The reason Artists make so little is that the per play payout is too low. Yes, the big labels have lousy terms in their older agreements, which did not anticipate streaming at all. However, the drastic reduction in revenues from streaming verses the physical product market is the real culprit, not the greed of the major labels. It’s the streaming services’ that have priced their product too low and have forced the creative community to accept the pitifully low payment share by leveraging against the free downloads available from pirates. They are the ones who refuse to pay for the content that the monetize at a reasonable price point. They need to go back to business school, first you determine your cost, then you price your product. The cost of creating high quality content should dictate the per stream payout price, and the cost of that should determine the price to consumers/advertisers. If that model does not work, then perhaps you don’t have a viable product…….. which we know is not true, consumers want streaming. It’s a good product, but it’s priced too low and the only folks making money are the greedy middlemen like Spotify and YouTube.

    • Avatar
      Rabbi Shlomo Bin Fucken the 3rd

      Your points are valid. However, model is not priced too low. The labels don’t properly account to the artists and don’t share the large upfront licensing payment they received. Then on the royalty side it’s 10-15% instead of 50%. All the labels fault and strategy. Labels also own or owned shares of Spotify. That conflict doesn’t benefit the artists. Only one distributer has shared stock payout to their artists. Universal didn’t event sell when it was at the all time high.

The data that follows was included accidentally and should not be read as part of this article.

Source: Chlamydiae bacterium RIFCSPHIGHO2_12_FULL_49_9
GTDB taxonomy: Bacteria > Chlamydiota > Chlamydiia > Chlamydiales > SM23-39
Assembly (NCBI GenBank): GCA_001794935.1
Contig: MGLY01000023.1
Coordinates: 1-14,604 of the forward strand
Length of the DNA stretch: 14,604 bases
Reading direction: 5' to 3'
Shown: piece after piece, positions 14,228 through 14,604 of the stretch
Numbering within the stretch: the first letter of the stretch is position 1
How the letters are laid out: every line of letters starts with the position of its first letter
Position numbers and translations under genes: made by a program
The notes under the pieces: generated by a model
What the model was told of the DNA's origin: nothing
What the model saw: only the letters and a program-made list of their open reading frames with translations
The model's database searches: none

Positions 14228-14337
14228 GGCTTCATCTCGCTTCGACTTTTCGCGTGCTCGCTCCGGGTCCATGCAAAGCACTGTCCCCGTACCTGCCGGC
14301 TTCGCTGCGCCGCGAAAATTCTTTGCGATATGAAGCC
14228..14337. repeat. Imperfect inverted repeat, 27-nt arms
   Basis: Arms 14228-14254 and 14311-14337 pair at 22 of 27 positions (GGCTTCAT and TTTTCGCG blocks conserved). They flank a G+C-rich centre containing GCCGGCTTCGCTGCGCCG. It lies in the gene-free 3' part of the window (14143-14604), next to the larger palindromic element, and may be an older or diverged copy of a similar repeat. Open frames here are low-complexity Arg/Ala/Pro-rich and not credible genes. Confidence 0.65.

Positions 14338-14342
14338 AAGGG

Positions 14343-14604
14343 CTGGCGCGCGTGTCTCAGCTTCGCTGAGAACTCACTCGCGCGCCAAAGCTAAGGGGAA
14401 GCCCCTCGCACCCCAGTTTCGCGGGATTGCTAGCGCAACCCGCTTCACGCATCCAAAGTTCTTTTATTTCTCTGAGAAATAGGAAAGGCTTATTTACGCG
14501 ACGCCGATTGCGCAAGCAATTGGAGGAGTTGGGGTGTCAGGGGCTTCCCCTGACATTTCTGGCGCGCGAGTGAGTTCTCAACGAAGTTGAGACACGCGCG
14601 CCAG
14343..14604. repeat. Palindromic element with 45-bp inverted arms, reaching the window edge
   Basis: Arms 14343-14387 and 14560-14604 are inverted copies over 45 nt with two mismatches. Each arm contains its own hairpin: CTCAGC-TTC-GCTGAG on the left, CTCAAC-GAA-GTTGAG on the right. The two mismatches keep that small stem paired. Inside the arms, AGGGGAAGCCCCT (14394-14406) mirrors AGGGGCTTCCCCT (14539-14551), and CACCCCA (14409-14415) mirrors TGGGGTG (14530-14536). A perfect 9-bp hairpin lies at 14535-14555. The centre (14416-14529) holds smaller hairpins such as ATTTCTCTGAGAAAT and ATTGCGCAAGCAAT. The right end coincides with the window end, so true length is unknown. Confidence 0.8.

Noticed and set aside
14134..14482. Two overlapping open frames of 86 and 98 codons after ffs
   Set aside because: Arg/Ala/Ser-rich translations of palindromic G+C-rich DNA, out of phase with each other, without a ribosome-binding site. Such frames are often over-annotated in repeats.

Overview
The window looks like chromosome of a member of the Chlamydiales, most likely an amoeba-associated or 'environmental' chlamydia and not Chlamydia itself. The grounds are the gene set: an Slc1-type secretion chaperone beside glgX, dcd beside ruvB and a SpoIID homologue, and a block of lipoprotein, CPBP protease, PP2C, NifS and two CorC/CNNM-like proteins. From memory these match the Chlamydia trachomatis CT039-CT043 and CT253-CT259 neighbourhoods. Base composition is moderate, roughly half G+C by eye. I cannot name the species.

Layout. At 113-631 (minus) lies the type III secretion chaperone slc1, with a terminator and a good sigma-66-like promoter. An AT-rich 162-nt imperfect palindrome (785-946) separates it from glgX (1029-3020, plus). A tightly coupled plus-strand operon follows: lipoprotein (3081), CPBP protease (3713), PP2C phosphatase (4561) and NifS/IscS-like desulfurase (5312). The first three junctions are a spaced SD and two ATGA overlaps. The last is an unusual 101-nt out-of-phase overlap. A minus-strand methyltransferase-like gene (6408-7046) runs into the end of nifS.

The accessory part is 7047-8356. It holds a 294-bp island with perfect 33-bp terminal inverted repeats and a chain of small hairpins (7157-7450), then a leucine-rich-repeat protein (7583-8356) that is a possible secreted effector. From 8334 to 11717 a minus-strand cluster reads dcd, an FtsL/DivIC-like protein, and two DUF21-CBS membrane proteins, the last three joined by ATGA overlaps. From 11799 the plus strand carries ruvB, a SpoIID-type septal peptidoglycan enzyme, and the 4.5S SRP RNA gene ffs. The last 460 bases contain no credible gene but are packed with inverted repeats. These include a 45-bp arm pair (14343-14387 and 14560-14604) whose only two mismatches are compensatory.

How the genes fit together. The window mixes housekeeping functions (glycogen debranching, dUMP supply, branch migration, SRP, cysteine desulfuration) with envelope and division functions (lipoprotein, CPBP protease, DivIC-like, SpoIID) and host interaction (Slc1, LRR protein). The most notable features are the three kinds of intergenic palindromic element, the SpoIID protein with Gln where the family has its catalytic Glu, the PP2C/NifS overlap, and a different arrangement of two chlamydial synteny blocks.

• Avatar
        oldindieguy

        You are correct when talking about the major labels behavior but I can attest that on the Indie level we have shared 50% of our revenue from streaming with the artists from the onset, just like we share 50% of our licensing revenue with them. We never got advances or ownership shares from streaming either. As I’ve said before the per stream rate is too low to sustain a quality music industry, especially for the indie sector.

    • Avatar
      Tom Hendricks

      Yes I agree. I am my own label and I’m not cheating myself out of revenues.

      • Avatar
        Frankymax

        I agree with Tom. I’m an independent artist and per stream pay is ridiculously low. Impossible to make more than pennies a month unless you’re achieving millions of streams a week and at least with downloads I would receive 70 cents a download but few pay downloads anymore. So this business model of streaming is generally not profitable for independent artists and probably many label artists too.

    • Avatar
      BAC

      “oldindieguy” – You are so invested in the Spotify Hate that you ignore the reality of artists signing shitty contracts for decades and then wondering why they never got paid that much. Artists are that dumb and you’re that dumb to eat it up. Your cognitive dissonance level is off the charts.

  2. Avatar
    SiFr

    oldindieguy is exactly correct. Streaming diminishes short-term revenue but inflates long-term revenue. You make $100 over 100 years instead of $10 once and in its entirety. But the only labels that can ride out diminished short-term revenue are WMG, UMG, and Sony (i.e. the same companies that negotiated the royalty rates with DSPs.) Streaming is merely a means for the 3 Majors to cut out and swallow up indie labels. Or at the very least, it’s an obvious side effect of their goal to generate more revenue.